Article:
Newport Mansions Food & Wine Festival Wrap Up Series

Photo Credit: Alexander Valley Vineyards

This year, Eco News Network had the opportunity of attending the Newport Mansions Food & Wine Festival where we met sustainable winemakers, olive oil producers, caterers, and restaurants from all over the country and the world. We will be highlighting these companies and their products ongoing, so be sure to visit our site daily to learn more and see what fancies your palate. 

Alexander Valley Vineyards:
Committed to the Environment
 for Over 30 Years 

A family‐owned and operated winery located in the heart of Sonoma’s Alexander Valley, the vineyard sits on the historic property originally settled in the 19th century by Cyrus Alexander, the valley’s namesake.

Today the vineyard is owned and operated by the fourth generation of the Wetzel family on the property purchased by their grandparents in 1962 from the heirs of Cyrus Alexander. Alexander Valley Vineyards (AVV) is one of only 14 wineries recognized as a certified Sonoma Green Business by the Sonoma County Board of Supervisors for their green practices. AVV’s vineyard practices were initially recognized by the California Sustainable Winegrowing Alliance in March 2006. 

The certification applauds AVV as an environmental leader that conserves resources, minimizes waste, and prevents pollution, according to environmental officials with Sonoma County who reviewed the winery’s achievements for two years before awarding the certification. 

Harry Wetzel, assistant winemaker and family partner at AVV credits county leaders with taking steps that make it easier for businesses to improve their environmental practices in Sonoma County. He particularly noted that the county has helped businesses recycle; resulting in a 60 percent reduction in waste from AVV since he was a child growing up on the property.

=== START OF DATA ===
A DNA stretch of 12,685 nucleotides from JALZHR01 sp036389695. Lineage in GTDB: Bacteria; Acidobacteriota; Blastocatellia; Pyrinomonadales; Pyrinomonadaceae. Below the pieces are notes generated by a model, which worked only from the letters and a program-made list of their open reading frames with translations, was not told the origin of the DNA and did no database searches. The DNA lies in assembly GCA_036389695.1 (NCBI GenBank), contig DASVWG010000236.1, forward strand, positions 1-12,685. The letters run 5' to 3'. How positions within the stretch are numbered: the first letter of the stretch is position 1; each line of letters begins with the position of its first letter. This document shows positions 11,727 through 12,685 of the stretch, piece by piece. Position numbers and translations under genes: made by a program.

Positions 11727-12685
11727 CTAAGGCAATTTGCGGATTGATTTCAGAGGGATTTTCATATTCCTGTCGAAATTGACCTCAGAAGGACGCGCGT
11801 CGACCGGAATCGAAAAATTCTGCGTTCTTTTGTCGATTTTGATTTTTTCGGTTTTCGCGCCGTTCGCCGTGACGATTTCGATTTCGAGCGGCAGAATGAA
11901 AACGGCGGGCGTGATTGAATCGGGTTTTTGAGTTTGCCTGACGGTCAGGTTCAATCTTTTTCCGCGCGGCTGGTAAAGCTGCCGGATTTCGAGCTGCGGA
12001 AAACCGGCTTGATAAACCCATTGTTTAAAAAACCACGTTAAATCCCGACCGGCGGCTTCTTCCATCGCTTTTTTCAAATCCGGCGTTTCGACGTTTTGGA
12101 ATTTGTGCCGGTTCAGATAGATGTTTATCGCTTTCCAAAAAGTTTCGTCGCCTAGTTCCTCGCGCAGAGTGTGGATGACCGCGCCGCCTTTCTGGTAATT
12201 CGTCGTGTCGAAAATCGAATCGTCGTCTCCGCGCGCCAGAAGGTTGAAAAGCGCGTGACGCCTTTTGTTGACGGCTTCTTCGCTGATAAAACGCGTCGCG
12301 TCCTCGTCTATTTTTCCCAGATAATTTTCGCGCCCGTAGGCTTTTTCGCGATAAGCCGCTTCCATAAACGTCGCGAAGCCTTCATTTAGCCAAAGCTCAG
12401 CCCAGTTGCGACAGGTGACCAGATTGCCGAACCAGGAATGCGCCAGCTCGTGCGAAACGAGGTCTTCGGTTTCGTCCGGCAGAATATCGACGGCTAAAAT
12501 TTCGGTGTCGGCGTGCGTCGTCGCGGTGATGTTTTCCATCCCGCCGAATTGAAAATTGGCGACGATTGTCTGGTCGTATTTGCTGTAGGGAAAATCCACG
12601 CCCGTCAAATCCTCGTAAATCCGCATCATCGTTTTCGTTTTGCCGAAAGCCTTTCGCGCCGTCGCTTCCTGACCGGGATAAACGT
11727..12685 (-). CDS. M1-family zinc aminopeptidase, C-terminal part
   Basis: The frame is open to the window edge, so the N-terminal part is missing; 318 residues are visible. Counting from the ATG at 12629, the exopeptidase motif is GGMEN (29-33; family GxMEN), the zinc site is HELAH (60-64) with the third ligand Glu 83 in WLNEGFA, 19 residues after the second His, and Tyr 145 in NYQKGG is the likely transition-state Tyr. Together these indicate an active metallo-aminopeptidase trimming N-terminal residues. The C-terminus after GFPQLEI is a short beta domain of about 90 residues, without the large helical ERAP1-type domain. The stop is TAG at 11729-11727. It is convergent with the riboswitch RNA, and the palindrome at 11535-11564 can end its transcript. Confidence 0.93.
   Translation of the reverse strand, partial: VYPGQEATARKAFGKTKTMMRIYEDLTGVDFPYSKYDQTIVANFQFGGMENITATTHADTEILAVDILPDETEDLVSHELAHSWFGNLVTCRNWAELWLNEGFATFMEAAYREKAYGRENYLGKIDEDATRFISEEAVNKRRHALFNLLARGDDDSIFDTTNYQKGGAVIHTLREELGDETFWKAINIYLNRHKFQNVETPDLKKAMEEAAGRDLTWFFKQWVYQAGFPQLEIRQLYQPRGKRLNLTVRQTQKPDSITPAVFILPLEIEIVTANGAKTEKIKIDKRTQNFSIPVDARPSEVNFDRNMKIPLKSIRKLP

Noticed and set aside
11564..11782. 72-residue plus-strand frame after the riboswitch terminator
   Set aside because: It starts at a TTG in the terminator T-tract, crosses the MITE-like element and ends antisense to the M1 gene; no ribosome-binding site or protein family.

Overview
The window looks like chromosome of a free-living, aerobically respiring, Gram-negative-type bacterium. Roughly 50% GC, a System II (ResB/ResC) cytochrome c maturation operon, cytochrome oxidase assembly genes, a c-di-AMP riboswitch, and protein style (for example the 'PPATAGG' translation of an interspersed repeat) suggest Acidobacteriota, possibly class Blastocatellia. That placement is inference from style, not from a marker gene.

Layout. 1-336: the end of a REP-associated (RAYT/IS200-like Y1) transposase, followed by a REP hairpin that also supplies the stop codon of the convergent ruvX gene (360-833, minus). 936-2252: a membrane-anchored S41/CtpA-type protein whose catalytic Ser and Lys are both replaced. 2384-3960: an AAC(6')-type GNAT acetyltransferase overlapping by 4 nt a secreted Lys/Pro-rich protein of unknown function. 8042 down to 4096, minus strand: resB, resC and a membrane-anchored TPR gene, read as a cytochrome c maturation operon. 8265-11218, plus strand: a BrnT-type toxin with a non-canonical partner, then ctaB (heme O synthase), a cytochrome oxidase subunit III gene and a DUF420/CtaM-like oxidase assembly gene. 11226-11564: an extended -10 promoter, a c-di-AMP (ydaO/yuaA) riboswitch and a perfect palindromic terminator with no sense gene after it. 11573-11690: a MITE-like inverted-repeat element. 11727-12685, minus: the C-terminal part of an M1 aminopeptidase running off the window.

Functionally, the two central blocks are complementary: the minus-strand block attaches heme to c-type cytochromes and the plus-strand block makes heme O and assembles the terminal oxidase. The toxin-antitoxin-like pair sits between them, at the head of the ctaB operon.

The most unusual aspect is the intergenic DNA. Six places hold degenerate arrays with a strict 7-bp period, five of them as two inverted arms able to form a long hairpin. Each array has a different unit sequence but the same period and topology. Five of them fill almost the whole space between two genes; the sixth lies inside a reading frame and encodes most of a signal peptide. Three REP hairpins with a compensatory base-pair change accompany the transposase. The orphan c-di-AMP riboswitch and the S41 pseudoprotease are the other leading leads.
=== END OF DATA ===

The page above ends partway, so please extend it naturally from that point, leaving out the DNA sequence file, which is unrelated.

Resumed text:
The certifications and recognition aside though, AVV has been instituting environmental initiatives for over 30 years. Early on, the Wetzel Family composted winery waste, practiced irrigation management and planted cover crops in the vineyards to minimize the use of pesticides and control erosion. Founders Hank and Linda Wetzel’s motto was “Sustainability is about using less and having more.” 

In addition to ecologically-sound farming practice the winery is equipped with solar panels and features 25,000 square feed of naturally cooled caves. Harry Wetzel says, “Minimizing our impact on the environment is not only good for us, but it’s healthy for everything around us as well.” 

The winery also uses cover crops pennywise including oats, barley, vetch and peas between the rows of vines to counteract erosion and absorb water after storms. Pea flowers also attract good insects, such as ladybugs, which in turn help to control damaging leafhoppers and vetch fixes nitrogen in the soil, adding nutrients and reducing the need for fertilizers according to AVV Vineyard Manager, Mark Houser.  

The winery also composts and reuses their pomace, which is the seeds, stems, and skins left after crush as fertilizer. “It’s being a good steward of the land,” Houser says. “If you treat it right, it will be good to you in return.”           

And so it has. For 35 years, the Wetzel Family has been producing an array of estate wines that reflect the unique character of the property and the people behind the AVV story. At the recent Newport Mansions Food & Wine Festival, Eco News Network had the opportunity to taste AVV’s 2010 Organic Gewurz, a wine readily available to consumers that has a very pleasant light, fruity, fresh taste. 

Photo Credit: Alexander Valley Vineyards

“When people ask why we would go to all this effort, the reason I most often give is that we live here,” Wetzel adds. “We don’t want to be spraying toxic pesticides, or wasting water and electricity like there is a limitless supply or ruining the land by letting it erode. All of that would defeat the purpose of living in such a wonderful area.” 

You can learn more about Alexander Valley Vineyards sustainable wine growing practices at